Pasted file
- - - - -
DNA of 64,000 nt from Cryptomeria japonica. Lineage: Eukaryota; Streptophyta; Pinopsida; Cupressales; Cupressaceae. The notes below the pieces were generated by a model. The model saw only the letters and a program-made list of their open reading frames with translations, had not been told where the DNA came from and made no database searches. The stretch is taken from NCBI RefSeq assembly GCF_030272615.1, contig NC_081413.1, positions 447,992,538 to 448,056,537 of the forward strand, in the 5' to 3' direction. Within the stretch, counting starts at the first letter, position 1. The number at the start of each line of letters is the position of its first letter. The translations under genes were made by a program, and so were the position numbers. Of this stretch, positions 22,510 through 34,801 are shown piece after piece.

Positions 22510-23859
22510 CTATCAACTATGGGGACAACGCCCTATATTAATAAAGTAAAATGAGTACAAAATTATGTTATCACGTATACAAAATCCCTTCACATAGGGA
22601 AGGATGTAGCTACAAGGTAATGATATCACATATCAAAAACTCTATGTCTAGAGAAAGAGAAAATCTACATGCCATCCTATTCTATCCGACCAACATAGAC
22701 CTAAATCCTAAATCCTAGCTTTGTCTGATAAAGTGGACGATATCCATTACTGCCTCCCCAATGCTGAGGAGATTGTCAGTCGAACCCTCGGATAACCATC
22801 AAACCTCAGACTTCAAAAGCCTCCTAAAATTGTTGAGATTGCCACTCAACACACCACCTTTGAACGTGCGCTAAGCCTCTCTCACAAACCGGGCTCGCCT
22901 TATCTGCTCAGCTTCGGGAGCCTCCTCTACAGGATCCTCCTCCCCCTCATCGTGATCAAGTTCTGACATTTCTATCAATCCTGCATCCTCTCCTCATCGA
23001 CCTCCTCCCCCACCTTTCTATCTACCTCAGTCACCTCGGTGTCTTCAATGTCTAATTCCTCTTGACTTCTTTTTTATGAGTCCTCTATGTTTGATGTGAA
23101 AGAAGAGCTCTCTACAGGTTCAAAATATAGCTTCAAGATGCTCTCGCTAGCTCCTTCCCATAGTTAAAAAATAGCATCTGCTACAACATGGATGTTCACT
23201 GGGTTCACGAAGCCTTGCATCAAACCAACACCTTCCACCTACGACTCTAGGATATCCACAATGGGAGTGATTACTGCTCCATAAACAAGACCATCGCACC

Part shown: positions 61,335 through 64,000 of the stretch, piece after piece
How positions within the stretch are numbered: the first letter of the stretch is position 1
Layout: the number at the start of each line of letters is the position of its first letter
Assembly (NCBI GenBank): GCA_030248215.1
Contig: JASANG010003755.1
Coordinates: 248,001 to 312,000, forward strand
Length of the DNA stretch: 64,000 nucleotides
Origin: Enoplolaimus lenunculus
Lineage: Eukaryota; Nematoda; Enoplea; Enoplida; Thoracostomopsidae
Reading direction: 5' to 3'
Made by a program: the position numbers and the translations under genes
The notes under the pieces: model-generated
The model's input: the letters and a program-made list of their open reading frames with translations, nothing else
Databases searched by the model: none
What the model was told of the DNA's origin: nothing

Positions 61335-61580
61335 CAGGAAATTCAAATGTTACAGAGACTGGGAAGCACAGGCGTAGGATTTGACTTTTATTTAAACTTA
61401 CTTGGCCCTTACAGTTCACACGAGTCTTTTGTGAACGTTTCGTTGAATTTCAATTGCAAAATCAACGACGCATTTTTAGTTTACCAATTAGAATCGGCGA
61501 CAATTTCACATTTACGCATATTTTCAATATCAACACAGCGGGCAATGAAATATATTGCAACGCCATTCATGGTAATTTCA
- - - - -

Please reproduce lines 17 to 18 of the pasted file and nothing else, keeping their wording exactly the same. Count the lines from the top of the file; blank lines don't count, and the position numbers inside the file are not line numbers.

Length of the DNA stretch: 64,000 nucleotides
Origin: Enoplolaimus lenunculus